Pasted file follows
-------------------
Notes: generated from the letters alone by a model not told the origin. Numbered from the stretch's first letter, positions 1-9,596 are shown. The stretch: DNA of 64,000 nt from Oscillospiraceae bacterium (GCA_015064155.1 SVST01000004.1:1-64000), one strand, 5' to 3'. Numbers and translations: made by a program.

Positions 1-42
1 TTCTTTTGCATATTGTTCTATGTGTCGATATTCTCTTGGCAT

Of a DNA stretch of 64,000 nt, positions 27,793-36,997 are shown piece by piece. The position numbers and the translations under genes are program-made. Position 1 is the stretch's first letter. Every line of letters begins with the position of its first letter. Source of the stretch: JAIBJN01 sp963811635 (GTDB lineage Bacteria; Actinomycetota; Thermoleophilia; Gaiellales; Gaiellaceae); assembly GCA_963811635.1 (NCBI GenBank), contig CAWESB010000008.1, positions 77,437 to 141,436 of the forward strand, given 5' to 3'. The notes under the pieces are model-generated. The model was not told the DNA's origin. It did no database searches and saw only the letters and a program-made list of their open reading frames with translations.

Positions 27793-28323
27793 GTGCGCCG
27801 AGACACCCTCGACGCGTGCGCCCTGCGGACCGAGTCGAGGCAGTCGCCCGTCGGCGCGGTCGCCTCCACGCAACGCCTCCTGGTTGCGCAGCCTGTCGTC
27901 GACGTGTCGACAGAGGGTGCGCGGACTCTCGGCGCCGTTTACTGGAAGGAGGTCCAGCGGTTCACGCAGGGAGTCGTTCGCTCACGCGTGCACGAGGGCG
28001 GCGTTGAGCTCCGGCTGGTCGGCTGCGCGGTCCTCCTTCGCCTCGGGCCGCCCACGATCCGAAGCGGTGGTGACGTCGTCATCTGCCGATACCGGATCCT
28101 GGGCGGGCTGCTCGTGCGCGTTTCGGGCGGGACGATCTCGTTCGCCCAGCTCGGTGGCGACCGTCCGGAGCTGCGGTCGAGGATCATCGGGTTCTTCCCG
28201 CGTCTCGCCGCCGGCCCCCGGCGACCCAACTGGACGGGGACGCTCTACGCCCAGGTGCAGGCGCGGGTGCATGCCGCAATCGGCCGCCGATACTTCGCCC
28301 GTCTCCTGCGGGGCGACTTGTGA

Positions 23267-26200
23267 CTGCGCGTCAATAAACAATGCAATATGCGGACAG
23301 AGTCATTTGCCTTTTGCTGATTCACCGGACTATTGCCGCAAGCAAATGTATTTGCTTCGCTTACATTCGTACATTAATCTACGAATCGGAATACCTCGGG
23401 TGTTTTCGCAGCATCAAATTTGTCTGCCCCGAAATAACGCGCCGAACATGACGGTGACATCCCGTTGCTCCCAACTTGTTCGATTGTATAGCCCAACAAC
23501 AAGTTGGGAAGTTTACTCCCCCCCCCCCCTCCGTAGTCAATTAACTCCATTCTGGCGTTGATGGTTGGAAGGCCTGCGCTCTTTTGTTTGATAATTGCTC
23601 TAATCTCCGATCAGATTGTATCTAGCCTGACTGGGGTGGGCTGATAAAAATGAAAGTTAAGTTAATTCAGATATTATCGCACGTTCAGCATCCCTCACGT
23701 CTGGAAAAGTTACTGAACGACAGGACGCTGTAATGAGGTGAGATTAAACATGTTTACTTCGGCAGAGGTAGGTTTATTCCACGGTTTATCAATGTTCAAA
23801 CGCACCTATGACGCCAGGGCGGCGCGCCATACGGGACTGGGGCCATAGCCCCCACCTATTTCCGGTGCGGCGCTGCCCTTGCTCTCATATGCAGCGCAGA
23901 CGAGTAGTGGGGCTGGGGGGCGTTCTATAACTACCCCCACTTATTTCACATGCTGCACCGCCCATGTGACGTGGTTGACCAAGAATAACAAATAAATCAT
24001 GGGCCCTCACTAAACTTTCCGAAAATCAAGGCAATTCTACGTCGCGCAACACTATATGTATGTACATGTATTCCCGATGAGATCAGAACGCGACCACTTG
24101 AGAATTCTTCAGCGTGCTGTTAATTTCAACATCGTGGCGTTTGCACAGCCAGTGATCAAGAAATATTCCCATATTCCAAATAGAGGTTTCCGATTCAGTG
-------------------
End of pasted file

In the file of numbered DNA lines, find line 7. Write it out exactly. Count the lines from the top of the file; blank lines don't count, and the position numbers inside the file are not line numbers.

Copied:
27801 AGACACCCTCGACGCGTGCGCCCTGCGGACCGAGTCGAGGCAGTCGCCCGTCGGCGCGGTCGCCTCCACGCAACGCCTCCTGGTTGCGCAGCCTGTCGTC